The second new offer is Thomas Dausgaard's recording of the 16 symphonies by Rued Langgaard (1876-1952). I've already noticed that the cycle seems to be very uneven, symphonies 2-3 and 7-8 offering not much after one hearing, all of them being rather conservative with not very fresh ideas. It's different with the symphony 6 which is much more powerful statement, no. 4 also giving more promises. I have not yet listened to the grand, hour-long first symphony (I was not in the mood somehow, after the 'Gothic'...)

Speaking of Langgaard (who was considered an 'outsider in Danish music') I urge You the investigate him, but at the same time I'm confident that You should do it with the visionary 'Sfaerernesmusik' (Music of the spheres) and preferably with Dausgaard's superb recording (Dacapo) which contains also two other enjoyable works not very different in character ('Endens tid' & 'Fra dyben', that is 'The End of the Time' & 'From the Deep'). Or if You're more attuned to opera it could be 'Antikrist' which shares some same material with 'Endens tid', even though I haven't heard the opera myself. But at the least the strange choral-orchestral work 'Sfaerernesmusik' is highly original and enjoyable music IMHO.

In reply to an earlier post on Jul 5, 2012 1:25:41 AM PDT
Last edited by the author on Jul 5, 2012 1:26:21 AM PDT
Ahmad says:
Wagner- Die Walkre, Solti (disc 2) Wagner: Der Ring des Nibelungen (Ring Cycle)

Posted on Jul 5, 2012 4:43:16 AM PDT
bejart7092 says:
Francesco Maria Veracini (1690-1768): Overture No.2 in F Major

Reinhard Goebel leading Musica Antiqua Koln

Veracini: Overtures

In reply to an earlier post on Jul 5, 2012 5:29:39 AM PDT
Ahmad says:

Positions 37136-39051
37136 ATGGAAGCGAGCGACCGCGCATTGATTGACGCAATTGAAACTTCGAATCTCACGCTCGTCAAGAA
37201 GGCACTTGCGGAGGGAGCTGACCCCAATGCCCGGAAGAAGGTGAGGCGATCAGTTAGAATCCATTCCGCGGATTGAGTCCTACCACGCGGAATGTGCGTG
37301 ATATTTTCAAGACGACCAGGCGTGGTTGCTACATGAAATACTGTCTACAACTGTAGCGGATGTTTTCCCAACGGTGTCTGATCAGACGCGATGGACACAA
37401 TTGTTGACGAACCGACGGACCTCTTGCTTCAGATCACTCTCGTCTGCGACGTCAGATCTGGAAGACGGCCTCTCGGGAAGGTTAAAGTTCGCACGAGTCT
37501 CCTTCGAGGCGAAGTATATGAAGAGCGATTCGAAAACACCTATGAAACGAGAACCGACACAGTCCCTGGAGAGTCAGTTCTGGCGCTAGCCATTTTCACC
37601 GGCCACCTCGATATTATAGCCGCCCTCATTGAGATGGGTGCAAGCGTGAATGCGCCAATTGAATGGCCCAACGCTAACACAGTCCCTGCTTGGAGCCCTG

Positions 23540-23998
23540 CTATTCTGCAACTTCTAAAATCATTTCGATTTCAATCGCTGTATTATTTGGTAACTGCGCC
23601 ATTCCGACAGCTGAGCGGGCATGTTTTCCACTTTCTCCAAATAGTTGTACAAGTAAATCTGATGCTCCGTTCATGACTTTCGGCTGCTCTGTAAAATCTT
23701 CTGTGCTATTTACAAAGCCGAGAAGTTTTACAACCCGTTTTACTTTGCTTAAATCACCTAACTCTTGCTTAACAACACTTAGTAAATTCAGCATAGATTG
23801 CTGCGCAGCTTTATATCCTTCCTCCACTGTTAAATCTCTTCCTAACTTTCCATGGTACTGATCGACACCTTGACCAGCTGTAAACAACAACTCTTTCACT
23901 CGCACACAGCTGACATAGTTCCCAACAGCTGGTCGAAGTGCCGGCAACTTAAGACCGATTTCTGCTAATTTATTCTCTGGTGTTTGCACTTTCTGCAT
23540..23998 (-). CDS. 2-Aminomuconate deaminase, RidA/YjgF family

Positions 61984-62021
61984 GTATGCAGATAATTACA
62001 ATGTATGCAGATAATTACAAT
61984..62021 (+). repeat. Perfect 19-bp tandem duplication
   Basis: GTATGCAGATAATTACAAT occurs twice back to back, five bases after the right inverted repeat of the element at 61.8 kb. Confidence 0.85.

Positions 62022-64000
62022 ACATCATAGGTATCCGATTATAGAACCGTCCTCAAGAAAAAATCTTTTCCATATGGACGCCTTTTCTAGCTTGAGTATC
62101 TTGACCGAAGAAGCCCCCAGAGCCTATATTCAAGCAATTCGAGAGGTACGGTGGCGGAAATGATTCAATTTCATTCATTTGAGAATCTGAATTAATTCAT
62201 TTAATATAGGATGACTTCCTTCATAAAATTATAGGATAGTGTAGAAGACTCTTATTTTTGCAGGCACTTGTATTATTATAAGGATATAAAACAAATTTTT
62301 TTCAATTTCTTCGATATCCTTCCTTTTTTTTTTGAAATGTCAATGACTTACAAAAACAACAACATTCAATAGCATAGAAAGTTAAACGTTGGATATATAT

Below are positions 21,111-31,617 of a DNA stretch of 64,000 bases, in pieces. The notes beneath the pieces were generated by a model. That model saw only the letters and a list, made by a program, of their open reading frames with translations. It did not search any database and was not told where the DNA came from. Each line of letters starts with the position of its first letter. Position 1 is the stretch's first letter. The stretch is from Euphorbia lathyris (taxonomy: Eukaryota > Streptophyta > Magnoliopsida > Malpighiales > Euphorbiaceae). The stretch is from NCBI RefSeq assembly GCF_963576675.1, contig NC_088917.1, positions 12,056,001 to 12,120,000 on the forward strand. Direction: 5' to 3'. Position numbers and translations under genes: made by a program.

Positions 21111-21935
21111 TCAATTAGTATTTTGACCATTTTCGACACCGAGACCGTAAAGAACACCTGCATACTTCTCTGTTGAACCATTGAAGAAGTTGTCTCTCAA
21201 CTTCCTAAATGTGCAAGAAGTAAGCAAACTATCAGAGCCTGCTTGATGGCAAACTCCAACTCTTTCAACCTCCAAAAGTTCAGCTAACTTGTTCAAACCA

Wagner- Die Walkre, Solti (cd3)

Wagner- Die Walkre, Solti (disc 4)>> disc 4 alone is 71 minutes :-(

In reply to an earlier post on Jul 5, 2012 5:44:36 AM PDT
K. Bowersock says:
Now--Heinichen: Concerto in G, S. 217 (Reinhard Goebel/Musica Antiqua Koln on Archiv)

Heinichen: Dresden Concerti

Posted on Jul 5, 2012 7:54:33 AM PDT
Last edited by the author on Jul 5, 2012 7:54:51 AM PDT
bejart7092 says:
Beethoven: String Quartet in C Sharp Minor, Op.131

Gewandhaus String Quartet: Frank-Michael Erben and Conrad Suske, violins -- Volker Metz, viola -- Jurnjakob Timm, cello

Beethoven: String Quartets Op 131 & Op 14 #1

Posted on Jul 5, 2012 8:00:03 AM PDT
B. A. Dilger says:
Bruckner--Symphony No.4, "Romantic";

Philharmonia Slavonica; Henry Adolph, cond.

In reply to an earlier post on Jul 5, 2012 8:42:57 AM PDT
Brahms' Tragic Overture, Op.81, w/ Arturo Toscanini leading the NBC Symphony Orchestra.

Posted on Jul 5, 2012 8:48:00 AM PDT
I am listening to Andrew Litton lead the Dallas Symphony Orchestra's in Charles Ives's First and Fourth Symphonies and Central Park in the Dark.

Posted on Jul 5, 2012 8:54:02 AM PDT
Last edited by the author on Jul 5, 2012 8:54:35 AM PDT
John Spinks says:
B. A. Dilger,